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`git init –bare`: to create a new git repository from an existing one (via: Stack Overflow)

Posted by jpluimers on 2015/06/23

I needed to get an existing Git repository to a client that had a tightened network. No SSH allowed, web proxy filtering out all sorts of sites and also performing a HTTPS man-in-the-middle to detect and reject all kinds of binaries, etc.

But we needed a public repository locally.

Which worked, thanks to pestrella, who answered about `bare` repositories to get my last steps correct:

In order to create a new Git repository from an existing repository one would typically create a new bare repository and push one or more branches from the existing to the new repository.

The trick is to know that server-side repositories are `bare` and client side repositories are `regular`. `bare` means the absence of a working copy on the server side.

I performed these steps:

  1. git clone https://path-to/public/repository local-clone
  2. 7zip compressed the local-clone directory tree and contents recursively into a 7z file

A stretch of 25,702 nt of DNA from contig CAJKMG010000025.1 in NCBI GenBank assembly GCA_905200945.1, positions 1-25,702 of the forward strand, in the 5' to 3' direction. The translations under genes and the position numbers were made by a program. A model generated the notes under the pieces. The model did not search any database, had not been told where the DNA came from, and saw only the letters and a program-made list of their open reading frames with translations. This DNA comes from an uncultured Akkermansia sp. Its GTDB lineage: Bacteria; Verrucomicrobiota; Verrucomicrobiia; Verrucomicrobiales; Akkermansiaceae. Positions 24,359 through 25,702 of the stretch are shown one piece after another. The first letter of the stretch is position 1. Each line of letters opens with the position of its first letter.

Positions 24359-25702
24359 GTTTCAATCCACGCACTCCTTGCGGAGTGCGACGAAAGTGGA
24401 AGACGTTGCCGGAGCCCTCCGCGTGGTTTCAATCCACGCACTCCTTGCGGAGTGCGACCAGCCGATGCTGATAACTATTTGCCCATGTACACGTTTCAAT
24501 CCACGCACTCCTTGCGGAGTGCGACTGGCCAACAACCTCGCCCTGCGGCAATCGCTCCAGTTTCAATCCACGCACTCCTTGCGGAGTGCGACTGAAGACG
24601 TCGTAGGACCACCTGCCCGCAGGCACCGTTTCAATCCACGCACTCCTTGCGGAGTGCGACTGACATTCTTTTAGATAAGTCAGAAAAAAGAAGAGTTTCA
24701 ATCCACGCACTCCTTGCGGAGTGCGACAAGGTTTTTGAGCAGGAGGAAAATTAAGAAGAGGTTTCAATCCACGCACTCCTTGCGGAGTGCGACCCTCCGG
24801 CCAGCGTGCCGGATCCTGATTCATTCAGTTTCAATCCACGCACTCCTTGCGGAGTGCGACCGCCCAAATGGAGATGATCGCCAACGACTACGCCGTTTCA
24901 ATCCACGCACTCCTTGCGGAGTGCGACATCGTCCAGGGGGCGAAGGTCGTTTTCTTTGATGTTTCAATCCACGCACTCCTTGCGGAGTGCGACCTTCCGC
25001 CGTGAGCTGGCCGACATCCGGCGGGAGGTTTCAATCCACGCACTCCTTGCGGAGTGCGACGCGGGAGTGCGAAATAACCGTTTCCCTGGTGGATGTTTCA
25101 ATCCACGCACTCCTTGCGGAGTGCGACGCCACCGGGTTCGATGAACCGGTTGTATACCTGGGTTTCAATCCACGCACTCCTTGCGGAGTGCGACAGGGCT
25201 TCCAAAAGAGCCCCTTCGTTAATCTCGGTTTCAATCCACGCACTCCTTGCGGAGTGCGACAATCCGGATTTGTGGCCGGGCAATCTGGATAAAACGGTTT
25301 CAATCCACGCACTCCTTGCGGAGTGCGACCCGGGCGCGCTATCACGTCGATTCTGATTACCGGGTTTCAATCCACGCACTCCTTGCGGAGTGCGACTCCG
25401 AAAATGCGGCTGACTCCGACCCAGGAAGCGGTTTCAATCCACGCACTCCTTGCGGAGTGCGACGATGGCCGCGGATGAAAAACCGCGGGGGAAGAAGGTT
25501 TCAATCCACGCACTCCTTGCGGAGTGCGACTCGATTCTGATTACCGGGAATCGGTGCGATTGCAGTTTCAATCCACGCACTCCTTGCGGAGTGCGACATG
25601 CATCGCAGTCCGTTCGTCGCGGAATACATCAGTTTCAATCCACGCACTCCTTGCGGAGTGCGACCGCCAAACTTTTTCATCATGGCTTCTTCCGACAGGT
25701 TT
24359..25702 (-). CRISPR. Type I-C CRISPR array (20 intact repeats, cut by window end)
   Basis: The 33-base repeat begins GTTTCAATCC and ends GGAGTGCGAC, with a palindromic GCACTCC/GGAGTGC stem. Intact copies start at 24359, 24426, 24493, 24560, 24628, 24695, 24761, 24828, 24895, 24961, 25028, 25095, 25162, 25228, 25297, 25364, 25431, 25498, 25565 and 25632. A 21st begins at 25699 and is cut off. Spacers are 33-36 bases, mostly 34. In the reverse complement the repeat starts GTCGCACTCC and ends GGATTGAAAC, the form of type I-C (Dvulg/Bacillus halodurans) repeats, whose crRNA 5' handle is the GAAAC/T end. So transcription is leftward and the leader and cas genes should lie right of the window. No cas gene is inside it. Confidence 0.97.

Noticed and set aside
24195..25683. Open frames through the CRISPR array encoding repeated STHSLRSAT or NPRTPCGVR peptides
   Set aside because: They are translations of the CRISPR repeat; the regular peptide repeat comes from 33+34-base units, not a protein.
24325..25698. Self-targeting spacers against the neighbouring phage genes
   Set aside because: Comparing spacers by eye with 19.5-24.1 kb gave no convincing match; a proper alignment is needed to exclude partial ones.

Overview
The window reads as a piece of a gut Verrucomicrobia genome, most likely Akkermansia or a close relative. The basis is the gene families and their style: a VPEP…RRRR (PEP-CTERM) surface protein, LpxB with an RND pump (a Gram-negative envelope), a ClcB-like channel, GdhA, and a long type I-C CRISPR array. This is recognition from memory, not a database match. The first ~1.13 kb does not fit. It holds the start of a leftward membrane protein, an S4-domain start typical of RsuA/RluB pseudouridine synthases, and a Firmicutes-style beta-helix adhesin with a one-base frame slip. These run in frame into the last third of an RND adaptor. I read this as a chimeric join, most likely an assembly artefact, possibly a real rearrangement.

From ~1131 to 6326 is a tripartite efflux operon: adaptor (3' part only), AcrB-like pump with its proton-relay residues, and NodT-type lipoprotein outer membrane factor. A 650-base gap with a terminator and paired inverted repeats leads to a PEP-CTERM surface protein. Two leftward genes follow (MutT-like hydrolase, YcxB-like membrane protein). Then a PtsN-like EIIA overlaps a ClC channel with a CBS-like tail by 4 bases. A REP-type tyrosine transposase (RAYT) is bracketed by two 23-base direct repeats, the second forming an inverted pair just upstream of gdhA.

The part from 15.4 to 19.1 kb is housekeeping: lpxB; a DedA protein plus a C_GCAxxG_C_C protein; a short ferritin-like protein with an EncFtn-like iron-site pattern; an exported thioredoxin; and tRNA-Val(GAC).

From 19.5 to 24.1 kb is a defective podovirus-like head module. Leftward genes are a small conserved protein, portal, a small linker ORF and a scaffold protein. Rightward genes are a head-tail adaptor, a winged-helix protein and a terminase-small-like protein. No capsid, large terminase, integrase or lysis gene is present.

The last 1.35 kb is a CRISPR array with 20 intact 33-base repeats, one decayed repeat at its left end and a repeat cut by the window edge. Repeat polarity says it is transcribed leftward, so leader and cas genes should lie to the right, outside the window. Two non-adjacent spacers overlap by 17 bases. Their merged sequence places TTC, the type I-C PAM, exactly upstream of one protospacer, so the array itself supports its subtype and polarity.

3. RC4 the 7z into an opaque binary
  4. Put the binary on-line
  5. Downloaded the RC4ed binary (so the web proxy would not find out what it was)
  6. RC4 the binary back to 7z
  7. Uncompressed the 7z file into a local-clone directory tree
  8. Created a new shared-repository.git directory
  9. CD-ed into that
  10. Created a bare repository: `git init-bare`
  11. Pushed the local-clone master branch into the new bare repository: git push file:///X:\path-to\shared-repository.git master

No need for `+topic1:master` although that would have worked just as well.

References on `bare` repositories:

If you forget --bare, then you get an error while performing the push:

remote: error: refusing to update checked out branch: refs/heads/master
remote: error: By default, updating the current branch in a non-bare repository
remote: error: is denied, because it will make the index and work tree inconsistent
remote: error: with what you pushed, and will require 'git reset --hard' to match
remote: error: the work tree to HEAD.
remote: error:
remote: error: You can set 'receive.denyCurrentBranch' configuration variable to
remote: error: 'ignore' or 'warn' in the remote repository to allow pushing into
remote: error: its current branch; however, this is not recommended unless you
remote: error: arranged to update its work tree to match what you pushed in some
remote: error: other way.
remote: error:
remote: error: To squelch this message and still keep the default behaviour, set
remote: error: 'receive.denyCurrentBranch' configuration variable to 'refuse'.


via: how to create a new git repository from an existing one – Stack Overflow.

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